This guide explains what letters of intent are in mergers and acquisitions. It also examines some important components in a letter of intent and explains its role in the M&A process. Here are some key takeaways about letters of intent:
A letter of intent (LOI) is an essential document in mergers and acquisitions. It outlines the terms and conditions of the proposed business transaction between two companies and serves as a non-binding agreement that establishes the basis for further negotiations. It is important to consider all aspects of a letter of intent when entering into a merger or acquisition deal to ensure that both parties are on the same page.
A letter of intent provides a number of benefits for both buyers and sellers during a merger or acquisition. For buyers, it allows them to lock down certain key elements of the deal before making any full commitments or investments. This gives them more time to conduct due diligence without having to worry about other potential buyers swooping in during this period.
On the other hand, sellers benefit from using a letter of intent because it sets out clear expectations regarding how they will be compensated upon completion of the deal.
In the M&A process, letters of intent come into play during negotiations. At this point the buyer and seller have met and are both open to doing a deal. Additionally, the buyer has already performed their valuation and a general assessment of the business.
During the negotiations, the two parties will come to a preliminary agreement—agreeing on a purchase price and the terms surrounding the deal. This agreement will be pending the buyers further inspection of the business (called due diligence).
The key to understanding how letters of intent fit into this process is understanding that while both parties are open to doing the deal, the seller still has asymmetric knowledge of their business compared to the buyer. In other words, the seller—having built the business—knows everything about it. The buyer knows far less in comparison. In order to address this asymmetry of information, the buyer and seller sketch out a preliminary deal and a letter of intent is drafted.
This letter of intent is a non-binding commitment, pending the buyer’s due diligence—which is the next phase in the M&A process. After the letter of intent is signed, the buyer will go through a period, usually two to six months, where they inspect the business in more detail. During the due diligence process, they will send a team onsite to inspect the business and observe operations firsthand.
Again, the objective in the due diligence phase is to address the asymmetry of information between the seller and buyer. As the buyer observes operations firsthand, and gains better insight into the deal, they become more and more informed about the business they are buying. To learn more about due diligence, we recommend this guide.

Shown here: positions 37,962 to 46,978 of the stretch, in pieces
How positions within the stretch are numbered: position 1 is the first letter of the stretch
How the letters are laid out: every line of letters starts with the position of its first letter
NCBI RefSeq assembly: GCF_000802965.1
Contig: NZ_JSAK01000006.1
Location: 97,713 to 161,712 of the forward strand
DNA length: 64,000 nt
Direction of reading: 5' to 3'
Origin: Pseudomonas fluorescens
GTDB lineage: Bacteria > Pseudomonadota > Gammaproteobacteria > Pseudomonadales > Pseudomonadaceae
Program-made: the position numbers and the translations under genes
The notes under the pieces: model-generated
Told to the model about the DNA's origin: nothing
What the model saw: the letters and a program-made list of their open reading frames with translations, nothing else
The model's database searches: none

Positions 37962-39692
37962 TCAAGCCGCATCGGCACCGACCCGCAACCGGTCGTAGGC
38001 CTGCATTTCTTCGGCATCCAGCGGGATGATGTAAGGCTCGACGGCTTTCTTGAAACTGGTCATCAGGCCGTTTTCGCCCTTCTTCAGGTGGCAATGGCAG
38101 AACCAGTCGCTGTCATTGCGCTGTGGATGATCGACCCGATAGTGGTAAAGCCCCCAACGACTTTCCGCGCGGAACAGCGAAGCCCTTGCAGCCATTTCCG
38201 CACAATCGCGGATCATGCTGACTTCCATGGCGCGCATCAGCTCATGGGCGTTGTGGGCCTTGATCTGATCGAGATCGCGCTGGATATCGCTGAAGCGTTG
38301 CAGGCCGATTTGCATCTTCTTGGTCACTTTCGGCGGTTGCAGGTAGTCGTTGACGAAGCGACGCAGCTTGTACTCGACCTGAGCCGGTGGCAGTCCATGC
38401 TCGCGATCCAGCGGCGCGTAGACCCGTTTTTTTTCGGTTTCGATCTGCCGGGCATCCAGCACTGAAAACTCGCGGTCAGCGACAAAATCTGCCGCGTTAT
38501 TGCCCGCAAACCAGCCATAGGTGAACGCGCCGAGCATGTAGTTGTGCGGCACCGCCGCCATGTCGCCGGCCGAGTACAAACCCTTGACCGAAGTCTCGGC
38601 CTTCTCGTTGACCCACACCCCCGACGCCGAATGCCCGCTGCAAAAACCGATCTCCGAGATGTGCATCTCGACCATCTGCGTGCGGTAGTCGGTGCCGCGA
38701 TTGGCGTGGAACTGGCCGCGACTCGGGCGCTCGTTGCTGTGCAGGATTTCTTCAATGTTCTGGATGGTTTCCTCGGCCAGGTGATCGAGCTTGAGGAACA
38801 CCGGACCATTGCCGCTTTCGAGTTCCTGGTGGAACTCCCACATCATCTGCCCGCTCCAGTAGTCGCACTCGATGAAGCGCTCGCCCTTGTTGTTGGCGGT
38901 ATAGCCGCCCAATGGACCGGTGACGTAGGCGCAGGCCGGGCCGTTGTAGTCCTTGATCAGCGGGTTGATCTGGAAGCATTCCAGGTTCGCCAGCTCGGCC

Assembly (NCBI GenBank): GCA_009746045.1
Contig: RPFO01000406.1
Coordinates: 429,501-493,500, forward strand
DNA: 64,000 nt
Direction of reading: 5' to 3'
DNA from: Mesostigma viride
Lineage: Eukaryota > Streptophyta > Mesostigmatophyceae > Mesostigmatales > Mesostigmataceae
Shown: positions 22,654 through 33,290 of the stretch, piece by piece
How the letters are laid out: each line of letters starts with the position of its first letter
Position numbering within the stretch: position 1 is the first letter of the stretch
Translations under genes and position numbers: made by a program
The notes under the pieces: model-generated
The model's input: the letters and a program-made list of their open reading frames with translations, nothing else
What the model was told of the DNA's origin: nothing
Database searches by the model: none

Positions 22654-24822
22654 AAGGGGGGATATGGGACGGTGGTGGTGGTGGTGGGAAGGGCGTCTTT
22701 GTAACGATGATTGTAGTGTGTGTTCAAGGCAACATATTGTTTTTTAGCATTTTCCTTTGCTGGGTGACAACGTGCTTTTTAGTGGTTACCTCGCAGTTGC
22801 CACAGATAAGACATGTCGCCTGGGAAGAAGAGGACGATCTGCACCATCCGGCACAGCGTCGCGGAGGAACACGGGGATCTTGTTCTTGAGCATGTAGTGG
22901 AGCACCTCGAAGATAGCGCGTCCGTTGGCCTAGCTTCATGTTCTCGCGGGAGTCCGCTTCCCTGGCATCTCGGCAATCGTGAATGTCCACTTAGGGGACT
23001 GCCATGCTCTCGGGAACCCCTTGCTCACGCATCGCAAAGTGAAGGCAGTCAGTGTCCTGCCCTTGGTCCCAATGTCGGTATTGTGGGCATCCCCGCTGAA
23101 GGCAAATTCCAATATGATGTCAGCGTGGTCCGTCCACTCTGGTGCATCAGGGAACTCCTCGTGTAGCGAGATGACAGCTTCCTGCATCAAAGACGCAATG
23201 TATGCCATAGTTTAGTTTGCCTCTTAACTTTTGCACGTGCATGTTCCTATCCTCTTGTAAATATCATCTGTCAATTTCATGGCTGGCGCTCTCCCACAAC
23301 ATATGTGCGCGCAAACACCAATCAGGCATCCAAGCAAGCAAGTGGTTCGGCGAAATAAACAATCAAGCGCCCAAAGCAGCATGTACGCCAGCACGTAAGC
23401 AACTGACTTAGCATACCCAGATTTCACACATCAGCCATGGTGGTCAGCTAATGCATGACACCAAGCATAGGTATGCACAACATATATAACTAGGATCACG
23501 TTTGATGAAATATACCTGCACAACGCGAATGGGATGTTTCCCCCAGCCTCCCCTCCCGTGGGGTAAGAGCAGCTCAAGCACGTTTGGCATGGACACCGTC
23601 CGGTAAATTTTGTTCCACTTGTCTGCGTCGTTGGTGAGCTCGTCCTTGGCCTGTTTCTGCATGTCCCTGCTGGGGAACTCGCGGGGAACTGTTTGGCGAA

Letters of intent play a role in this process by allowing a preliminary deal to be agreed upon before the due diligence process begins. This will give the prospective buyer a period where they can inspect the business without having to worry about other prospective buyers swooping in. After the due diligence phase there will be a definitive purchase agreement signed and this is how the deal normally closes. However, depending on how the due diligence process goes, the two companies may go back to negotiations after the due diligence phase has been completed.
Generally, the idea behind a letter of intent is to formally summarize the key points that have been discussed up until this point to ensure the buyer and the seller are on the same page.
Letters of intent do not need to accomplish what a formal definitive purchase agreement does. That is not the intended purpose of a letter of intent.
A letter of intent should first and foremost include a description of the transaction that is being proposed. Often the potential buyer will mention their intention to structure the deal as an asset purchase or a stock purchase at this stage as well, although this may be revisited after the due diligence phase.
Letters of intent should include other relevant details such as timeframes and the amount of the purchase price. Letters of intent also usually include expectations for how the payment may be made, including the amount of cash and or shares of the acquiring company’s stock that may be used as payment. Also, earnouts are sometimes discussed at this stage, so if there are performance based targets they can be laid out and include what they are dependent upon.
Letters of intent also include statements regarding exclusivity and confidentiality. Confidentiality is always a major concern for sellers in the M&A process. The buyer usually uses a letter of intent, at least in part, to give them a period of exclusivity for the due diligence process. This is designed to prevent competitive offers from being made during the process.